World Heritage Day

by CapeNature

World Heritage Day is celebrated on 18 April each year and is an opportunity for us to marvel in both our natural and cultural heritage.

World Heritage Sites are special and unique places with fragile ecosystems that need special care. One such site is the Cape Floral Region Protected Area World Heritage Site.

The Cape Floral Region is one of the eight South African World Heritage Sites which also include iSimangaliso Wetland Park, Robben Island, Maloti-Drakensberg Park, Mapungupwe Cultural Landscape, Vredefort Dome, the Fossil Hominid Sites of South Africa and Richtersveld Cultural and Botanical Landscape.

The Cape Floral Region was first inscribed onto the World Heritage List in 2004. At the time of the inscription, the site was made up of 8 protected areas making up about 553 000 hectares. Today that area is now over 1 million hectares and has increased to 13 protected area clusters.

Originally known as Melkhoutskraal, the Grootvadersbosch Nature Reserve encompasses 250 hectares of indigenous forest in the Langeberg region, close to Heidelberg. The name translates to “big father” in honour of Roelof Oelofse who owned the land in 1723. It has only been a reserve since 1986 and was declared a World Heritage Site in 2004. This is the most significant stretch of indigenous afromontane forest left in the south-western Cape, with nearly all of the 35 typical forest tree species, including red alder, ironwood, stinkwood and yellowwood. Visitors to this beautiful reserve will relish the opportunity to get out into the forest on day walks and mountain biking trails. This is an excellent birding destination with more than 196 bird species regularly spotted. Hikers are likely to bump into bushbuck and spot baboons and smaller mammals when out on the trails. Sighting the forest emperor butterfly and a subspecies of the rare ghost frog would be the highlight of a visit here, as they can only be found in this particular forest.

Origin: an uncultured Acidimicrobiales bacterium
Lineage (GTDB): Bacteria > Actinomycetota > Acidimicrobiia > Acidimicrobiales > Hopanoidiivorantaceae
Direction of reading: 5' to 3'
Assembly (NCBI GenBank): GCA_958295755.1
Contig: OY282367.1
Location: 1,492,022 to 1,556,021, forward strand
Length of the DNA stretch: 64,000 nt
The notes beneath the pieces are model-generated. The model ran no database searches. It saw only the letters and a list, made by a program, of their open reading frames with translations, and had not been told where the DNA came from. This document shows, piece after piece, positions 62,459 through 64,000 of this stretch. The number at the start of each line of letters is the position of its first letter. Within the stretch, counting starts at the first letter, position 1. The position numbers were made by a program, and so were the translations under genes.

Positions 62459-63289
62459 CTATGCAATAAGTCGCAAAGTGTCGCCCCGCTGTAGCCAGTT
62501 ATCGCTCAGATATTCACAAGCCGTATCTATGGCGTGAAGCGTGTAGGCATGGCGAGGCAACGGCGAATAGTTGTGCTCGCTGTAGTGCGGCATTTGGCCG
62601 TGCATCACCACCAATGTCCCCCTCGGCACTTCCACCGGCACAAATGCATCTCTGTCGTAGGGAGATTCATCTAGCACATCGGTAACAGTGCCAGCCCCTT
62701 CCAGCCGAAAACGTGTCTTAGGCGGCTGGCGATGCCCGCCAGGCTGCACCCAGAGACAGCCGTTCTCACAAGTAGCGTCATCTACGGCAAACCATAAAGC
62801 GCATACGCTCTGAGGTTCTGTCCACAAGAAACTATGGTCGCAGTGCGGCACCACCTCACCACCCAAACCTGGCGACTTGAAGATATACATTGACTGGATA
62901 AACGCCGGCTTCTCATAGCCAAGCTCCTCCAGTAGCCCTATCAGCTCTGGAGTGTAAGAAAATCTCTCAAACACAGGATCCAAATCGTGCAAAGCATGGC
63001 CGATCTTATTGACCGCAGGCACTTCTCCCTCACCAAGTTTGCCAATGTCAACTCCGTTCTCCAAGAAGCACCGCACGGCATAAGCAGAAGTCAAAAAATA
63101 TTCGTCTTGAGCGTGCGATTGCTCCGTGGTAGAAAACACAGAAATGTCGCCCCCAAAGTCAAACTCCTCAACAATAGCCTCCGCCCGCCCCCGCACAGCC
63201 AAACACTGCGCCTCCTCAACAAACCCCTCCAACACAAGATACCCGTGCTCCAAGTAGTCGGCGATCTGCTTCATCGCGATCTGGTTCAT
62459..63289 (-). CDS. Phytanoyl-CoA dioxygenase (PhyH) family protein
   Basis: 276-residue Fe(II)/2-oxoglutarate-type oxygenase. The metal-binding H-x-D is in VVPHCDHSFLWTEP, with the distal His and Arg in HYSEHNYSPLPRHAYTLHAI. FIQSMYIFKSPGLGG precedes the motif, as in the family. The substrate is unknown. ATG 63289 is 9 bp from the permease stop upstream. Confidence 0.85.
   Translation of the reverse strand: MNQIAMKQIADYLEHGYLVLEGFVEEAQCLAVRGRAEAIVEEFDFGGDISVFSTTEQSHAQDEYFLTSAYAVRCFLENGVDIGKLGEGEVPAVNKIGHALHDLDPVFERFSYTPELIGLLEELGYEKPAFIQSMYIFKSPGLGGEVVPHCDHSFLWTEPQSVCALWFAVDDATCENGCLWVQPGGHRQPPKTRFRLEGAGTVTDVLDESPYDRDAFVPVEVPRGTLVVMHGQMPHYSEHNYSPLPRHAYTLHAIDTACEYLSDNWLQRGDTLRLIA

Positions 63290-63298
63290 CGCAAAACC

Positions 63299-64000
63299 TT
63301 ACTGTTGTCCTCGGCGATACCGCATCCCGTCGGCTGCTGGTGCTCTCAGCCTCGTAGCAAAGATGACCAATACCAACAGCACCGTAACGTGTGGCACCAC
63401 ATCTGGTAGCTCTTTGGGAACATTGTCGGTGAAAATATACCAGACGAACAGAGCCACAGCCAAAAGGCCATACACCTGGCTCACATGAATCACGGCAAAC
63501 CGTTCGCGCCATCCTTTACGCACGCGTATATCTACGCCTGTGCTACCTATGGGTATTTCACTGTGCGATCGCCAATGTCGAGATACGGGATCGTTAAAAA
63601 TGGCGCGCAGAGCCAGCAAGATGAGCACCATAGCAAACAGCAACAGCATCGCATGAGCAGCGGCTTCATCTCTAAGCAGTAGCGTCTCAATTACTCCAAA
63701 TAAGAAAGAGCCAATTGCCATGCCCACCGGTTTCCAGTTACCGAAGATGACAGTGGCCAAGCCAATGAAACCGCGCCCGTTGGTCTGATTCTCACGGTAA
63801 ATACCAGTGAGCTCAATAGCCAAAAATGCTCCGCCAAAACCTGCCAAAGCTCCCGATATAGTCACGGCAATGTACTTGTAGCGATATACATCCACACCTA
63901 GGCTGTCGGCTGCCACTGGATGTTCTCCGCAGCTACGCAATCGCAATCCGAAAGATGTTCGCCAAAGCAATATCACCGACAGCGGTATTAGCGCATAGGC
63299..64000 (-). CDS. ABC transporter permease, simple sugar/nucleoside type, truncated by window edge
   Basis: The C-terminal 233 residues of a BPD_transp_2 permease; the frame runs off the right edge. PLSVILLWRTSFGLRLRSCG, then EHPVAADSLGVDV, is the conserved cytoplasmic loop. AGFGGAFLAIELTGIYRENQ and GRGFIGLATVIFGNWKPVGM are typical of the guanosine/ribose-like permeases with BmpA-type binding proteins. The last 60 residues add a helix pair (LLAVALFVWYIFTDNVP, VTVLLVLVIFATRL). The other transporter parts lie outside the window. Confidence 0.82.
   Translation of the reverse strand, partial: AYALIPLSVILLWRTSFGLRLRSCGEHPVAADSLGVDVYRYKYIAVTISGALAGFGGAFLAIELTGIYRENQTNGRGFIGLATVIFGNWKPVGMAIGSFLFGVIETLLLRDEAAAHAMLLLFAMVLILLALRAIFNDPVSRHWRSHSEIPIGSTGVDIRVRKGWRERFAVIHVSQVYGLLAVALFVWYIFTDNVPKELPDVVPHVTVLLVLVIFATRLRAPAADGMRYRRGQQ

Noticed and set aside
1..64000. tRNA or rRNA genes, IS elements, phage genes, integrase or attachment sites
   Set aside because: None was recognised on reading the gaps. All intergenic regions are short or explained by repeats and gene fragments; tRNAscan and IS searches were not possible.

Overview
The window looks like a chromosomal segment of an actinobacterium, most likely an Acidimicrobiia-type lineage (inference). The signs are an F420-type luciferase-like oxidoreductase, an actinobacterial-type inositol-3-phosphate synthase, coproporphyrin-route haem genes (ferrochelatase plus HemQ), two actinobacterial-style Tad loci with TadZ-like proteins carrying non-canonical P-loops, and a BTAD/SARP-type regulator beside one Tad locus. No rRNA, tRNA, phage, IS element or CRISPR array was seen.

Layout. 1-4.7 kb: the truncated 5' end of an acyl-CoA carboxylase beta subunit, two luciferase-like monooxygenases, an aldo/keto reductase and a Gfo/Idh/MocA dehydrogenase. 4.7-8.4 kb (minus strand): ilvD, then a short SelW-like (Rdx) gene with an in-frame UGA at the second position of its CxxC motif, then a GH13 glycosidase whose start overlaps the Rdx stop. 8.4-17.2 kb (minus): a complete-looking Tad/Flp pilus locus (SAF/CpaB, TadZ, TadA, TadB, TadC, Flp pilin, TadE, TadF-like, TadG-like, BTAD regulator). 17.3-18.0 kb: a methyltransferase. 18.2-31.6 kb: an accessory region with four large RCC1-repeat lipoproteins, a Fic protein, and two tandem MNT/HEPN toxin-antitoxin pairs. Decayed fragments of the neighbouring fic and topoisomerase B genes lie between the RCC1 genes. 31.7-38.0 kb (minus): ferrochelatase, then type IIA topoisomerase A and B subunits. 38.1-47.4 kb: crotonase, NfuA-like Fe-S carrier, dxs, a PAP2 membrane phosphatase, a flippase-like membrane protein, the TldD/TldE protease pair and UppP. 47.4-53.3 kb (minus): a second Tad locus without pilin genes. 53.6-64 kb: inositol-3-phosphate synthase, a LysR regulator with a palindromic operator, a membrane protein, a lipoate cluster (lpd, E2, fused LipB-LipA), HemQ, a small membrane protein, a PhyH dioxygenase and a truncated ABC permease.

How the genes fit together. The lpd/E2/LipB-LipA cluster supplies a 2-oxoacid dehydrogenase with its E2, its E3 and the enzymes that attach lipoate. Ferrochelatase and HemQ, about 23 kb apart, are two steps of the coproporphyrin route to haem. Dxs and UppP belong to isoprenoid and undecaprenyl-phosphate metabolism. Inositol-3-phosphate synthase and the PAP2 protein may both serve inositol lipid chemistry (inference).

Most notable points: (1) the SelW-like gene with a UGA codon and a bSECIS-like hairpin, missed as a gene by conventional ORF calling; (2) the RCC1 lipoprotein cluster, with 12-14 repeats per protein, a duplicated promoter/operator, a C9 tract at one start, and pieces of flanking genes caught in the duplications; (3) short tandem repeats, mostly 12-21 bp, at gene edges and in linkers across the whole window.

Originally known as Melkhoutskraal, the Grootvadersbosch Nature Reserve encompasses 250 hectares of indigenous forest in the Langeberg region, close to Heidelberg. The name translates to “big father” in honour of Roelof Oelofse who owned the land in 1723. It has only been a reserve since 1986 and was declared a World Heritage Site in 2004.

The extended Cape Floral Region is one of the richest areas for plants when compared to any similar sized areas in the world. It represents less than 0.5% of the area of Africa but is home to nearly 20% of the continent’s flora with some 69% of the 9000 identified plant species being endemic to the area.

A number of CapeNature-managed protected areas are part of this World Heritage Site including the Groot Winterhoek, Cederberg, the Boland Mountain Complex, De Hoop, Anysberg, Swartberg, and the Garden Route complex which includes Robberg and the Langeberg complex which is home to Grootvadersbosch – where our newest accommodation is situated.

The recent developments at Grootvadersbosch makes the area a great option to visit if you want to see a World Heritage Site in the Western Cape. Aside from the natural beauty which is on display in Grootvadersbosch, there are also 11 comfortable cottages, three with universal access, which were opened in November last year.

 

Published in Care for Nature

Write a Reply